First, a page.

Of course that is our approach, there is no one right answer to a problem that involves so many needs, tastes and preferences.

    What I will say is that I am pleased that Google is moving in this direction. 3 years ago I was beating the drum for relevance to intent, because intent is what you actually plan to use products and information for. It is the value it represents to you.

    The problem is that intent is subjective, just like value. What Google is doing here is finding likely connections between data and making what it feels are relevant connections. They are making a relevance engine, which is much more powerful than a search engine.

    Search is about finding the data or the resources but what comes next is better understanding the data and resources, and then better understanding of how to apply it and turn that understanding into a resource itself.

    What that is can be called "knowledge crystallization", the ability to make the way people evaluate and validate something that is portable, and able to be traded or shared. A step forward in this direction is to allow people to use the knowledge and expertise of others combined with their individual needs and tastes. That is what we are focusing on but I think the near future will see more relevance become the new search.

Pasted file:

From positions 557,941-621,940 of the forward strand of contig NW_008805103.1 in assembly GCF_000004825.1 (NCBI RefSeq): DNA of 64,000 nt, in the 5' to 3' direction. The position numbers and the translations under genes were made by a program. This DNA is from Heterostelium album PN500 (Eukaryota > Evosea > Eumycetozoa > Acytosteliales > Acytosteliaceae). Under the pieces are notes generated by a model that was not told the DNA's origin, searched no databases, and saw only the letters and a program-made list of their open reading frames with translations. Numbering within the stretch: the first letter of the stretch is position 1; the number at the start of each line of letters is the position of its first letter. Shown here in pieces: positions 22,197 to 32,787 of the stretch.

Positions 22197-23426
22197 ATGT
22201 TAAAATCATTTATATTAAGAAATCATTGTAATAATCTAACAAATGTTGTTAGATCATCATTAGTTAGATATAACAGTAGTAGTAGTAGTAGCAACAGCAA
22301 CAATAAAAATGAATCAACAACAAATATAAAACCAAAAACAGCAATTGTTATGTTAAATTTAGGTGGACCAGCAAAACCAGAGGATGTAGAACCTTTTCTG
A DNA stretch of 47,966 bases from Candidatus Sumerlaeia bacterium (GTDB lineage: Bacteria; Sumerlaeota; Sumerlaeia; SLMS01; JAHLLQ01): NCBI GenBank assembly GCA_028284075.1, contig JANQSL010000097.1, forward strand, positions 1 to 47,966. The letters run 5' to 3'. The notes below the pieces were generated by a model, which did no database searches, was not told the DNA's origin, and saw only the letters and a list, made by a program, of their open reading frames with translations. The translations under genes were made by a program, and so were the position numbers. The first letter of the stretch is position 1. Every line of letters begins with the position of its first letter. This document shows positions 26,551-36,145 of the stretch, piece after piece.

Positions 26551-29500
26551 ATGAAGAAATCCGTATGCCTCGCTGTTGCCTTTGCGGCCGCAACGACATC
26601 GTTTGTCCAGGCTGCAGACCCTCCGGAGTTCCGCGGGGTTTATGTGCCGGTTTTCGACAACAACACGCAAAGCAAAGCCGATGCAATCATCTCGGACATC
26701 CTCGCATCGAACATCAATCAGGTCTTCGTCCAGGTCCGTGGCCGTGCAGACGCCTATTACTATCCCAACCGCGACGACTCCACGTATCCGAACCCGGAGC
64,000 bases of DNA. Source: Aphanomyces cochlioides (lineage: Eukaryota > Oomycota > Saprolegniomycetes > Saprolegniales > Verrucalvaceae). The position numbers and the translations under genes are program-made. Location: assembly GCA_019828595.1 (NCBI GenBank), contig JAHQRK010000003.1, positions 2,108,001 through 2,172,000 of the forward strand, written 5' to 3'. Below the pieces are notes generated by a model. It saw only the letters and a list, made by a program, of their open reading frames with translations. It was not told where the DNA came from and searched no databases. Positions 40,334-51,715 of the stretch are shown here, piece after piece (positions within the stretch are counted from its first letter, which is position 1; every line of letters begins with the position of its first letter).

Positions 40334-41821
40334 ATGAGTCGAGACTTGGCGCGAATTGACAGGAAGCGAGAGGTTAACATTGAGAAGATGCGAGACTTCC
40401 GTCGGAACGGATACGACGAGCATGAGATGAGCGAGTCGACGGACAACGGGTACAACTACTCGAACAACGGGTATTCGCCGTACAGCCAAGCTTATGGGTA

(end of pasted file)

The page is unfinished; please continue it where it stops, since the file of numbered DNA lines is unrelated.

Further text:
Plus, relevance engines combined with crystallized knowledge will become incredibly powerful tools to turn expertise from a service to a product.

  2. Michael Kelly

    +Barry Robinson It is absolutely useful. And correct, relevance of information is a key need now.

    So much information is out there, as are so many resources….which ones should I use? why?

    One could argue that instead of the WHAT or the WHERE (which is essentially what search is), the question answered is indeed WHICH.

    But wrapping and delivering knowledge is not there yet, because the HOW and WHY are still harder to encapsulate.